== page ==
Amber Fillerup Clark’s day at Sephora has arrived.
The influencer went to market in January with her second hair-care business, Dae. The company launched online with just three products: a shampoo, conditioner and deep conditioning treatment, all of which are vegan, cruelty-free and formulated without parabens, sulfates, synthetic fragrances and synthetic dyes.
Clark saved on marketing by asking her influencer friends to share news of the launch. She also mobilized her 1.4 million Instagram followers, converting 18 percent of them into Dae customers within the first month.
Now, Dae has inked its first retail partnership. On March 31, the brand will launch at Sephora online and in 86 doors, when the retailer reopens them, the date of which remains to be determined due to the coronavirus. Sephora’s addition of Clark’s Dae comes as the retailer is placing extra emphasis on growing hair care, one of its fastest-growing categories, said Jennifer Lucchese, Sephora’s vice president of hair merchandising.
“Prestige hair is a fairly small business in the market, but it’s quickly growing with Sephora being a leader,” said Lucchese. “We’ve been focused the past few years on building out the quality and the curation of our hair assortment — salon brands and new, niche brands. Now, we’re focused on engaging our client through education through different marketing campaigns. We’re teaching them about what products are best for their unique hair types, textures and concerns.”
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The evolving coronavirus has forced a number of beauty and wellness chains to temporarily close their businesses, causing some to delay launches and, in the worst cases, lay off their staff.
Thus far, Clark said neither her business nor her family has been adversely impacted by COVID-19.
Like other indie beauty brands trying to blunt the impact of COVID-19, Clark is turning to digital to engage with Dae customers who have been urged to practice social distancing. On March 29, Dae will unveil a video series called “Start Your Dae With,” featuring friends, influencers and customers hand-selected by Clark.
Sephora, which closed its U.S. and Canada stores on March 17 due to COVID-19, has no plans to delay the launch of Dae online.
“We have such a strong e-commerce business for hair overall and we want to continue to excite our clients where we can, but everything changes day by day and we are evaluating,” said Lucchese.
When the retailer reopens, its stores will debut The Next Big Thing wall for hair, featuring the newest brands and launches, including Dae in select locations. Sephora’s stores already have this concept for makeup and skin care, and now the retailer is expanding it to include hair.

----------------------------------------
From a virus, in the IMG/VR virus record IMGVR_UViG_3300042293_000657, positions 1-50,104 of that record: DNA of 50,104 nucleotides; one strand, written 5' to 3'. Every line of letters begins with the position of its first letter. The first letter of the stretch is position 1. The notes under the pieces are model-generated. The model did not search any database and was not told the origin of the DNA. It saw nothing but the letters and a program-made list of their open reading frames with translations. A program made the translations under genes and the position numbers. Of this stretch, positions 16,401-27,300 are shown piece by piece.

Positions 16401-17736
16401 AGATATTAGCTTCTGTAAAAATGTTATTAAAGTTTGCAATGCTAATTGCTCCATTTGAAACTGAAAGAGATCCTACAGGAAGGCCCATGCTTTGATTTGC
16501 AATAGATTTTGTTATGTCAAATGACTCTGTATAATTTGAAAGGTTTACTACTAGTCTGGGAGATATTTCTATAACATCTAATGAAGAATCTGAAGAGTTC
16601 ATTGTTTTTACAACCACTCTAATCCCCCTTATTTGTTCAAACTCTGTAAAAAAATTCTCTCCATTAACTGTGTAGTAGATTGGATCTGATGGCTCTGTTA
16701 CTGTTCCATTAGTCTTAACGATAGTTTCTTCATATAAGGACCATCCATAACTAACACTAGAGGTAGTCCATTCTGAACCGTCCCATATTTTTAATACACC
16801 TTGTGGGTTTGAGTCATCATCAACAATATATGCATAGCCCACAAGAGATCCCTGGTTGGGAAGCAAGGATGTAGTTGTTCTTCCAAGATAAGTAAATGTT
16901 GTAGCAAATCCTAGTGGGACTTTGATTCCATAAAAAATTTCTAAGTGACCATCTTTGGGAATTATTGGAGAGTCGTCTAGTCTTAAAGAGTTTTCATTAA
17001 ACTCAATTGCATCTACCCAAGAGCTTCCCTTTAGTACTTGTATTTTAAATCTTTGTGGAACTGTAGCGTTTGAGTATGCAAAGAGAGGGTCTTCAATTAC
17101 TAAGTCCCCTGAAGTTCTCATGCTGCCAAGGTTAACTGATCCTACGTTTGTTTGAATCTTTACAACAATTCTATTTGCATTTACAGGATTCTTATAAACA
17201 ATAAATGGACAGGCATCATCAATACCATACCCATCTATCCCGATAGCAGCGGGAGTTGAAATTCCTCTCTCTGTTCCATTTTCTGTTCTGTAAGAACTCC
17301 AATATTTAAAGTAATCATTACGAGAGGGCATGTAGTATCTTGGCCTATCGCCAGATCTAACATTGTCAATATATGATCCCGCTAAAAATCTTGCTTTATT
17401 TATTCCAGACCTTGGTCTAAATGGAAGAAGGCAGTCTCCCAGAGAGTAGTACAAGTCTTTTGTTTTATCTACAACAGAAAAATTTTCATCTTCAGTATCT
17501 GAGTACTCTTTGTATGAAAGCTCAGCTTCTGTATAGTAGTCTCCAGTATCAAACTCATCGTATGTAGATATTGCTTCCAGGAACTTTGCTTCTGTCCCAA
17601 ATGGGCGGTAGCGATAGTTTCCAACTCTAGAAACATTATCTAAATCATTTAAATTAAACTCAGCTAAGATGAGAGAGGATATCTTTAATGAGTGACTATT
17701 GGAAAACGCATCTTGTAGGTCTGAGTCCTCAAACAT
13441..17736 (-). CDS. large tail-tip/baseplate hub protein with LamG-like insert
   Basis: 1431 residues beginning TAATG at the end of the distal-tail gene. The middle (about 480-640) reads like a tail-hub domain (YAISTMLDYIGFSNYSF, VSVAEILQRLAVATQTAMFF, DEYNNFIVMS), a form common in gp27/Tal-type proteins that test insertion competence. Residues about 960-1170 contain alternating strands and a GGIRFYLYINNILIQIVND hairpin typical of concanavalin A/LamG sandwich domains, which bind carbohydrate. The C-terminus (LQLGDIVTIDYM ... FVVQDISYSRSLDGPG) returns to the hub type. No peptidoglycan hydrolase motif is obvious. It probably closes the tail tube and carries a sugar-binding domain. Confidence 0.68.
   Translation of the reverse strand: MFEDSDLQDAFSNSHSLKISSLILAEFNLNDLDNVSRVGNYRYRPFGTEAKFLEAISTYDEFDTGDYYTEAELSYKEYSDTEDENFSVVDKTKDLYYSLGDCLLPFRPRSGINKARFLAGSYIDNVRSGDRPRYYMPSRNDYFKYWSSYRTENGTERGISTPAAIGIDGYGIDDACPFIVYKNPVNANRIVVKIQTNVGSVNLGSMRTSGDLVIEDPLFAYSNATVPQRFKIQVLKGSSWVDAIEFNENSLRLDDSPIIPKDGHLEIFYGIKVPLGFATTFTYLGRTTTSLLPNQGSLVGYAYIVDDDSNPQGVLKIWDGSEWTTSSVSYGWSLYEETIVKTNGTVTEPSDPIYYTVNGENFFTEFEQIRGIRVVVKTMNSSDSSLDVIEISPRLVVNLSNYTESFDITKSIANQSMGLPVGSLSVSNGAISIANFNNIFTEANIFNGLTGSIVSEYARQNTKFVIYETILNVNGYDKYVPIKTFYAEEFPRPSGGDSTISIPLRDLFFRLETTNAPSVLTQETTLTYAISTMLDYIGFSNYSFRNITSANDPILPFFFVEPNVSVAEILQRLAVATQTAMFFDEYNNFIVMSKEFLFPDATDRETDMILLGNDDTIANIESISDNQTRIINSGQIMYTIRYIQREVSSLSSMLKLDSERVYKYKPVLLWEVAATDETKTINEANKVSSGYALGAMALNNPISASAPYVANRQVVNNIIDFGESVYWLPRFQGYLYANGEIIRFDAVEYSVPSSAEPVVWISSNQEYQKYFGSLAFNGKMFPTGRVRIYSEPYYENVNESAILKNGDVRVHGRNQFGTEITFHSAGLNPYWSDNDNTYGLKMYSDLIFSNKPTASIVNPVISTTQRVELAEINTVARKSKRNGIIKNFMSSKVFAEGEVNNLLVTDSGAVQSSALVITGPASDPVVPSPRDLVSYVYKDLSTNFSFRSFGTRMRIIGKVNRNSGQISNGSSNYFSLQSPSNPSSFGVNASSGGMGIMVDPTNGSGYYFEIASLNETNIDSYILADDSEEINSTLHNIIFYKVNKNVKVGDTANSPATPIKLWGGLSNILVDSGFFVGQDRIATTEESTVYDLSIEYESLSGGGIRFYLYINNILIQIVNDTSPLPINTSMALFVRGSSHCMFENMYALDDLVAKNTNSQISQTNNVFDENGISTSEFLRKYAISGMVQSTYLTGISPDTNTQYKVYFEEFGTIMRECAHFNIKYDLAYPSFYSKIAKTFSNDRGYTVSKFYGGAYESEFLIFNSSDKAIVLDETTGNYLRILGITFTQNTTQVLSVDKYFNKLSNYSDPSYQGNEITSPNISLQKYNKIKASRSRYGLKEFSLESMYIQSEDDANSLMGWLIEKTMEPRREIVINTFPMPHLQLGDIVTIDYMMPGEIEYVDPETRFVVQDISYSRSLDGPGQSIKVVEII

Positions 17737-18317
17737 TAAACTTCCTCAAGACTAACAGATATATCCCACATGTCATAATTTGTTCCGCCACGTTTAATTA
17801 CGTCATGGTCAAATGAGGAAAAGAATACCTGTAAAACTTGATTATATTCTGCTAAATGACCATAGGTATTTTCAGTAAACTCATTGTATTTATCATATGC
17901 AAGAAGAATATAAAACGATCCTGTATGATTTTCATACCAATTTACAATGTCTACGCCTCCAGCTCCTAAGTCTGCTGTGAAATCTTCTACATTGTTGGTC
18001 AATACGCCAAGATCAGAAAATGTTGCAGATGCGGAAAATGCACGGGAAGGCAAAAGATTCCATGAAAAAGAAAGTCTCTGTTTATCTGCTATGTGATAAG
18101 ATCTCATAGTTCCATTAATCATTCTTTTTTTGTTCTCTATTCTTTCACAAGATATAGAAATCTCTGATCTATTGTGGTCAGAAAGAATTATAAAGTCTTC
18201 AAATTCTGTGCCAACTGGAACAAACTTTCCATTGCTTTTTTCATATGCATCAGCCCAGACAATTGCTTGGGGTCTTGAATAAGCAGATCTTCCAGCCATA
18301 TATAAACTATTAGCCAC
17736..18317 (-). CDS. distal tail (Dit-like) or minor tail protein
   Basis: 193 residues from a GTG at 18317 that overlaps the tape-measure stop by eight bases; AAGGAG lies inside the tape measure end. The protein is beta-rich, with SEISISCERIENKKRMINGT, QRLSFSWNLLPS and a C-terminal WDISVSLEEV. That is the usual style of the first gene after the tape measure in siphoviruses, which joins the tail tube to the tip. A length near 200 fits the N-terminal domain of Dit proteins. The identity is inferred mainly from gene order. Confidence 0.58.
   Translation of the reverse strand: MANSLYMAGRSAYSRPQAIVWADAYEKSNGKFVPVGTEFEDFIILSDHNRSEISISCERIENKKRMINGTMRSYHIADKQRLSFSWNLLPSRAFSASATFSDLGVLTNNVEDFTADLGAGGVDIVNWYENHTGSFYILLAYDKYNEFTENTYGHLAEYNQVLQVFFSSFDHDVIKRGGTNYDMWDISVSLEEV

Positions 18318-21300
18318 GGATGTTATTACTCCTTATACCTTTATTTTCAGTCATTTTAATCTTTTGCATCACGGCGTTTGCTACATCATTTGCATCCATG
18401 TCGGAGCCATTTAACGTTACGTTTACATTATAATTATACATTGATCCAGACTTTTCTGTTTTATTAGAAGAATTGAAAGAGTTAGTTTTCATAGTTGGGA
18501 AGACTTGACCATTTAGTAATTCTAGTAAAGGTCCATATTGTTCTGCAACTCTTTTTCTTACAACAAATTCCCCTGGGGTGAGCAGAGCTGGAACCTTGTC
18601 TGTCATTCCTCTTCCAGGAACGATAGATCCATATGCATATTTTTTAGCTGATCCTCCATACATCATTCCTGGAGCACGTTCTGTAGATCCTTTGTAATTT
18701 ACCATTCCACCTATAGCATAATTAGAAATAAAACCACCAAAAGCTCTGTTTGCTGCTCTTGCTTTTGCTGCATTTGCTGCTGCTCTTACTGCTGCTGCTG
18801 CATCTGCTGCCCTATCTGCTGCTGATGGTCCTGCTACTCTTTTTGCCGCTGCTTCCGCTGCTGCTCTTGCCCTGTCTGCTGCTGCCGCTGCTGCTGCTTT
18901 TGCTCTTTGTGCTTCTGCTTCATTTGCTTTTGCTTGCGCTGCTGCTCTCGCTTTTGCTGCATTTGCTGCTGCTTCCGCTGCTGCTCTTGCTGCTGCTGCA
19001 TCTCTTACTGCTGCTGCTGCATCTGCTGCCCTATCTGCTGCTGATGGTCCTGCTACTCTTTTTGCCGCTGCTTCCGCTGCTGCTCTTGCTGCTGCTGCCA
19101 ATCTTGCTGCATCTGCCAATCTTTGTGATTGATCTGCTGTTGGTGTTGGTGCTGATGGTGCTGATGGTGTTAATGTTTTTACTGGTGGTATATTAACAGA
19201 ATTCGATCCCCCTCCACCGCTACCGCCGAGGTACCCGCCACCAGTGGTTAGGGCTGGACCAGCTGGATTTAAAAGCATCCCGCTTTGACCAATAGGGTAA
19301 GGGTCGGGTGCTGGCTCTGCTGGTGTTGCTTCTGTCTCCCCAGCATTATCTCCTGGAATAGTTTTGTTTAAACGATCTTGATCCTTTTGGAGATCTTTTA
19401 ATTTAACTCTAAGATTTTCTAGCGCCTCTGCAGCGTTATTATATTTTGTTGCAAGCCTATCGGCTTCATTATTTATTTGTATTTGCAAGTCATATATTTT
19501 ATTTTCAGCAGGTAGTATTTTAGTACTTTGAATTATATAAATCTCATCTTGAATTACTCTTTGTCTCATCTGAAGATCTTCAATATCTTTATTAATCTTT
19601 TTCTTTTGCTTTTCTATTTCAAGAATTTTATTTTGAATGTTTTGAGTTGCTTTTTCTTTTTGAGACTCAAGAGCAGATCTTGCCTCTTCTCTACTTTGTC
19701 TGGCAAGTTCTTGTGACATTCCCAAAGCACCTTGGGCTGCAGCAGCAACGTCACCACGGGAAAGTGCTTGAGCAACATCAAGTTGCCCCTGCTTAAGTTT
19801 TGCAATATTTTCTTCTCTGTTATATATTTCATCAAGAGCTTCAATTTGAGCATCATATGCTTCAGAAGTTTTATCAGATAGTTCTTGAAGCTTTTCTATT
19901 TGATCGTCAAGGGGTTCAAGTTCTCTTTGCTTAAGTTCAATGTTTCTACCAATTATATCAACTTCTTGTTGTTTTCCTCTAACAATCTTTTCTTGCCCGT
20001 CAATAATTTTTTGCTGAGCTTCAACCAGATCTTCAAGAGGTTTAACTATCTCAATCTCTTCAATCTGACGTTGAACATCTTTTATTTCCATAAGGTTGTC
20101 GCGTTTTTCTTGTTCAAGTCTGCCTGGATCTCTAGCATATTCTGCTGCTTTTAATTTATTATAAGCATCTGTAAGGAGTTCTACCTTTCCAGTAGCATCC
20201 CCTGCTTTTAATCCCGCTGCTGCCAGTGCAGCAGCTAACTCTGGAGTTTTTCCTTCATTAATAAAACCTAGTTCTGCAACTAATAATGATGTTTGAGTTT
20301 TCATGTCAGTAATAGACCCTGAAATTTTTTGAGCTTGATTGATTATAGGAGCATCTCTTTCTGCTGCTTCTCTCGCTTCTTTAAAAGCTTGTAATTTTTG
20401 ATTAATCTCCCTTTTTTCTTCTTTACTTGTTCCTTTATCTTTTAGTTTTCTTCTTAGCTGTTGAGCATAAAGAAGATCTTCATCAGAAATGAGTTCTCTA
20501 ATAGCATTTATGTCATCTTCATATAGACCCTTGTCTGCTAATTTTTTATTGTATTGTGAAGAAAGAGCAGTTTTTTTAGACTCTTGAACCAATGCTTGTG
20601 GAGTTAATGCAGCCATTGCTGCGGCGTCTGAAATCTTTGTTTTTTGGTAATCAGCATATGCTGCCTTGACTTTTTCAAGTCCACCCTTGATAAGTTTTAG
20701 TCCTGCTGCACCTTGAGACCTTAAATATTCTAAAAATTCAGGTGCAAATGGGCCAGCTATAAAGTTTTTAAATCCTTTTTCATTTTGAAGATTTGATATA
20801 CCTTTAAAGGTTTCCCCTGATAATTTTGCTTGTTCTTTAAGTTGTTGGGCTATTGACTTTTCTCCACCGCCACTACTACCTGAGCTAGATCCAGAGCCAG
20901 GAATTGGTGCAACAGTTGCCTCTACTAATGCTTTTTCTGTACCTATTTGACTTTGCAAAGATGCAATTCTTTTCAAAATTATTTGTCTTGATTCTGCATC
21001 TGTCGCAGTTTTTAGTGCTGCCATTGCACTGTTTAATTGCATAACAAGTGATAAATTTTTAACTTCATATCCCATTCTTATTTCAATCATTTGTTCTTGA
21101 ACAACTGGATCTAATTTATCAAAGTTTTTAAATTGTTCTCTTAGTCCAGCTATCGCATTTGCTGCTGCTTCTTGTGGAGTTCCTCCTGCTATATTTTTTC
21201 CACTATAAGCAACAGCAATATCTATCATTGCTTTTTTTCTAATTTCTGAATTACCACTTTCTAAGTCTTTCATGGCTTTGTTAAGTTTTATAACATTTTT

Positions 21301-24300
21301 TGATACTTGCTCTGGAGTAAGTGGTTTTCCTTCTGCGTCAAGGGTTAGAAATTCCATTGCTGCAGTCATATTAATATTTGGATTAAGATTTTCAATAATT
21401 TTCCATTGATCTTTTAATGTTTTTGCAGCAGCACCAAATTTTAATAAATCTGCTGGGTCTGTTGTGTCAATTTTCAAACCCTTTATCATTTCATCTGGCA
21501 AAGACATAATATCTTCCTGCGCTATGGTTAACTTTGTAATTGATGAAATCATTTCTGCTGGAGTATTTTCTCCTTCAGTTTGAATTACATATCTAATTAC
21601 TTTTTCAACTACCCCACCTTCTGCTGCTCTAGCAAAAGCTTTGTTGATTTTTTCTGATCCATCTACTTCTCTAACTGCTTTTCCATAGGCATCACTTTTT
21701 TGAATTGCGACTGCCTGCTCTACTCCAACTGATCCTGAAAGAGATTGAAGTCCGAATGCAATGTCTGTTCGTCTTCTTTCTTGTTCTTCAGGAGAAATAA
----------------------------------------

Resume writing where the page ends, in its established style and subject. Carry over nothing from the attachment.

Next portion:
Dae will be part of Sephora’s Clean at Sephora campaign. It joins the retailer’s growing list of influencer-born brands, including Ouai by Jen Atkin, Summer Fridays, Huda Beauty and Christen Dominique’s cosmetics line.
Creator brands are “an important piece of the beauty industry right now,” said Lucchese. “We’re not interested in every influencer brand that’s out there on the market, but we are excited about brands that have amazing founders and amazing stories.”
Clark had been working on Dae for a year and a half prior to its launch. The brand’s name is an acronym for times of the day — dawn, afternoon, evening — and the product packaging is inspired by the Arizona desert, where Clark resides. Clark also developed a signature orange blossom scent, an essential oils blend that does not contain synthetic dyes or fragrances.
“Scent makes a big deal with products — that’s how I connect with them,” she said.
A former hair stylist, Clark launched her blog, Barefoot Blonde, 10 years ago. Her posts on lifestyle, hair, fashion, beauty and travel often generate between 500,000 to 1 million page views per month. Despite placing less of an emphasis on her blog for the past year, her posts — 10 total in 2019 — garnered 200,000 page views per month last year. Her Instagram followers fall mostly within the 25-to-35 age bracket, though they range in age from 15 to 55. Most are based in New York and California.
Clark debuted a hair-extensions brand named after her blog in 2016. Barefoot Blonde Extensions was a lesson in entrepreneurship, one which Clark applied to the launch of Dae.
“I didn’t know what I was doing when we launched,” she said of Barefoot Blonde Extensions. “I didn’t realize the importance of having a clear vision for the brand identity. As my style was changing, I would want to change the brand’s, but that’s not how it should work. We learned a lot about how important it is to build a community from Day One.”
Dae’s tight edit of three products, priced from $24 to $28, follows the same playbook influencers such as Marianna Hewitt and Lauren Gores first took with Summer Fridays, when they launched with a single product. Huda Kattan recently did the same with Wishful, her skin-care brand and third beauty company.
“We probably will never have a very extensive line,” said Clark. “I want [Dae] to be the core products that every girl needs. I always get confused when I go to a product page and there are eight different shampoos and 10 different conditioners. I don’t think it needs to be that complicated.”
Dae’s products are formulated in Utah and packaged in Arizona. Clark noted she is focused on raising awareness of the core products, though she’s encouraged by her followers to eventually expand Dae beyond the hair category.
“There are lots of options for [expansion],” she said. “We’re not planning that part of the business yet, but we’ve already had a lot of customers interested in body lotions and body washes with that same scent, so we’ll see.”